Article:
Big Brothers Big Sisters is seeing a mentor shortage
More than 200 youth in the Tennessee Valley are waiting on a mentor through the Big Brothers Big Sisters program.
This shortage isn't just impacting our area, but it's a nationwide issue.
The organization says the only way these young people can reach their ultimate potential is to get quality volunteers.
Ansley Kellerman with Big Brothers Big Sisters says more boys are waiting on a mentor than girls.
John and Ferris are a duo who spend their time learning life lessons while shooting some hoops.
John Jacosalem and Ferris spend plenty of weekends together here at Ferris' favorite spot Spare Time.
Ferris said he looks forward to talking about his day with his big, John.
“When I get in the car, he asked me the house has school been going, and I say good because it's been going,” Ferris said.
The big little duo has been together for more than three years.
Ferris says John talks to him about respecting others and helps him stay out of trouble.
“So I don't go do anything stupid,” Ferris said.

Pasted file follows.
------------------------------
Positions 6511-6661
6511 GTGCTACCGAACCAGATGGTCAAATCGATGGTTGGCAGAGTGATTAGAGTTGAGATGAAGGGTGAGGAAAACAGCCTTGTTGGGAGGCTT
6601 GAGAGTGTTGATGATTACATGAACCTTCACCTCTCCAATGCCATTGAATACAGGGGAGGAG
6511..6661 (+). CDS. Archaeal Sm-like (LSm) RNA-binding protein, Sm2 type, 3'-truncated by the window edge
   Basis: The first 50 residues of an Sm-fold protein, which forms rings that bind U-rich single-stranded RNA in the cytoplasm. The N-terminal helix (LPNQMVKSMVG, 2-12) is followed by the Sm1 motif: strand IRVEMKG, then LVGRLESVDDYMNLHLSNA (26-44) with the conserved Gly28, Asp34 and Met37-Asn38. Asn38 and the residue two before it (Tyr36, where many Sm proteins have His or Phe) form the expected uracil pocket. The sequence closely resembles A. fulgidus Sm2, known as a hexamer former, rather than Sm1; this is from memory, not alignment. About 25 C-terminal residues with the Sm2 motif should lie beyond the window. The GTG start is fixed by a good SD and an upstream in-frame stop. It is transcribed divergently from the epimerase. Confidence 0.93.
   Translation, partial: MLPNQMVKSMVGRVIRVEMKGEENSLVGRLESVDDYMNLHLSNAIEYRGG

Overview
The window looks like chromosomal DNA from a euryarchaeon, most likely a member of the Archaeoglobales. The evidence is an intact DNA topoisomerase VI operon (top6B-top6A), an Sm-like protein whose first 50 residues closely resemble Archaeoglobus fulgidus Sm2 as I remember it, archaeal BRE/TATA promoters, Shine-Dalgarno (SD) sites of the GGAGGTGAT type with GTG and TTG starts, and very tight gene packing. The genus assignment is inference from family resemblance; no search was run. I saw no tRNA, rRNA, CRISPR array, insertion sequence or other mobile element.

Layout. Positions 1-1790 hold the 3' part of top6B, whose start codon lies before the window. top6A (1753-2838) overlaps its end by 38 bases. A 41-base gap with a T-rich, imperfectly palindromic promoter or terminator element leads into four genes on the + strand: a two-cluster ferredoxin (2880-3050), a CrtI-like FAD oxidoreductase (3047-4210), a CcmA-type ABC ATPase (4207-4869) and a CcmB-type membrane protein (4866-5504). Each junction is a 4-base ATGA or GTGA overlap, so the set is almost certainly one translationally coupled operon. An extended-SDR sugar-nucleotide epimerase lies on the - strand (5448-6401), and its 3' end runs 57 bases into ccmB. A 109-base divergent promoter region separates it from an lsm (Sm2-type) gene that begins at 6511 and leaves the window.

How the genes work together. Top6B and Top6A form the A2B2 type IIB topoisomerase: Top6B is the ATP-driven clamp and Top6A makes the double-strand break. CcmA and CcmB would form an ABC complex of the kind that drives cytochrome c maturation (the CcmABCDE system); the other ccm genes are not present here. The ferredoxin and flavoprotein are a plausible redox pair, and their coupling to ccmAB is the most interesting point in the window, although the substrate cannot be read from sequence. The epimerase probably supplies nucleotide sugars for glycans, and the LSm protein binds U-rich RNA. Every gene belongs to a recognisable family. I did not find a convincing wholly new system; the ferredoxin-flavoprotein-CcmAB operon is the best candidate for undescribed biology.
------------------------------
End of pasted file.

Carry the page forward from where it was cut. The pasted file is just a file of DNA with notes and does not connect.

John Jacosalem has been a mentor with big brothers big sisters since 2006.
He says he enjoys helping young people become their best self.
Jacosalem says mentoring is more than just having fun, it's about the quality time.
“I go run a few errands so that he can kind of see what it's like being an adult and having responsibilities. It's something that you have to do before you have your fun,” Jacosalem said.
Jacosalem has encouraged one of his friends to become a mentor, and they matched with another student from Ferris' school.
He says if you have the desire to volunteer, then you shouldn't let anything discourage you.
The program makes it's easy for matches to have a good time.
“Companies and organizations they allow us to do things for free or do them at an extremely discounted rate,” Jacosalem explained.
Being a big brother or big sister requires at least a one-year commitment.
For those who want to get involved, visit Big Brothers Big Sisters' website.